COLUMNS

Adversaries Are Eyeing Your IT Staff. Why Aren't You?

MIN READSep 3, 2019 | 09:00 GMT

Information technology personnel often have access to communications, applications and data storage that contains a company’s most valuable proprietary information and trade secrets.

(Shutterstock/Gorodenkoff)

Since the advent of encrypted electronic communications, those who operate these communication systems at intelligence, military and foreign affairs agencies have naturally been a prime target of espionage operations. These communicators, or who the U.S. State Department calls "information management specialists," often have access to some of the most sought-after information like encryption keys that could be catastrophic in the wrong hands. Despite this, however, they've historically been treated as second-class citizens next to their affluent, Ivy League-educated colleagues who are conducting the actual diplomacy or intelligence operations. But while they may be overlooked by their own organization, they've long been placed in the crosshairs of hostile intelligence services. This dangerous oxymoron -- where some of the most underpaid, overworked employees are the ones with the most power to implode an organization -- continues to play out in today's business world. But instead of information specialists, they're called information technology specialists....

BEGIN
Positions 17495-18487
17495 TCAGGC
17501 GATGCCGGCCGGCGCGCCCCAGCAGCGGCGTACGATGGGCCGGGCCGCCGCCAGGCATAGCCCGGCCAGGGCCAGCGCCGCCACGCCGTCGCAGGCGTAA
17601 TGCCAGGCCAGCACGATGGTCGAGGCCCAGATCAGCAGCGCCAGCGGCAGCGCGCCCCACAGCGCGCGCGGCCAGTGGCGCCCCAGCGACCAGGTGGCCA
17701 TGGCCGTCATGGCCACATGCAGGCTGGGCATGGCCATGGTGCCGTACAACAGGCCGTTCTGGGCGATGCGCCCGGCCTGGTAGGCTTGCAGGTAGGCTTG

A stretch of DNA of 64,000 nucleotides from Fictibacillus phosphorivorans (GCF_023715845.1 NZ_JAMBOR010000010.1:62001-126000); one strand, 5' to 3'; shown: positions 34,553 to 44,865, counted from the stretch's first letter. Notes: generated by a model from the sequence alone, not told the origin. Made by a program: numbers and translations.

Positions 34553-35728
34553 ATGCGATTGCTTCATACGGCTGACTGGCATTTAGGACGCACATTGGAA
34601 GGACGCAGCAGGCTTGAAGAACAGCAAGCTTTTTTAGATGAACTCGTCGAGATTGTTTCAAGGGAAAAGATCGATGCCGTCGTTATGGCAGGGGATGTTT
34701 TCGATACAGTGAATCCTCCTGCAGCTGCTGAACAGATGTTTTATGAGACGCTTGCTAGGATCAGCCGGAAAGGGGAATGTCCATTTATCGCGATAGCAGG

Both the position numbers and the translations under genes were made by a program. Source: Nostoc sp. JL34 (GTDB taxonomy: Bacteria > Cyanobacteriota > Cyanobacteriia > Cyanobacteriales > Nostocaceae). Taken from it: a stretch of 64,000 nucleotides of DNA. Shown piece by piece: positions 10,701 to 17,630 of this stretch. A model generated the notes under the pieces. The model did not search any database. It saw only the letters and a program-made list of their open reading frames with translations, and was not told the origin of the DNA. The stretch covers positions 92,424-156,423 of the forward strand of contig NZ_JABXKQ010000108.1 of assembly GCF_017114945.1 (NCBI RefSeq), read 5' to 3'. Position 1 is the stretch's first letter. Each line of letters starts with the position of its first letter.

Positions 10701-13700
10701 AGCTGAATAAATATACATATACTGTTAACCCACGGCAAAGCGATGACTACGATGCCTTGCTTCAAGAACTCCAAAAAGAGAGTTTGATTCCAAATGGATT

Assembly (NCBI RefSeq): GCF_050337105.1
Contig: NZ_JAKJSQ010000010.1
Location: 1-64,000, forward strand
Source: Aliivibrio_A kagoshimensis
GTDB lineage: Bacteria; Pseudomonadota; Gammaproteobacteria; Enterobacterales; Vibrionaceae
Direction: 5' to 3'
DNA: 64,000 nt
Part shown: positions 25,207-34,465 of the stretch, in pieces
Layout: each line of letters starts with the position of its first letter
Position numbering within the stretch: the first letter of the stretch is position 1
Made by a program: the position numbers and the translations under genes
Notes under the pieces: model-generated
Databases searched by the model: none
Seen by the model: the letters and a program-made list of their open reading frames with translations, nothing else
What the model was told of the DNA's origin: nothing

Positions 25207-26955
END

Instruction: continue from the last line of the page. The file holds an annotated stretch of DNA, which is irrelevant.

image of globe

Connected Content

Article Search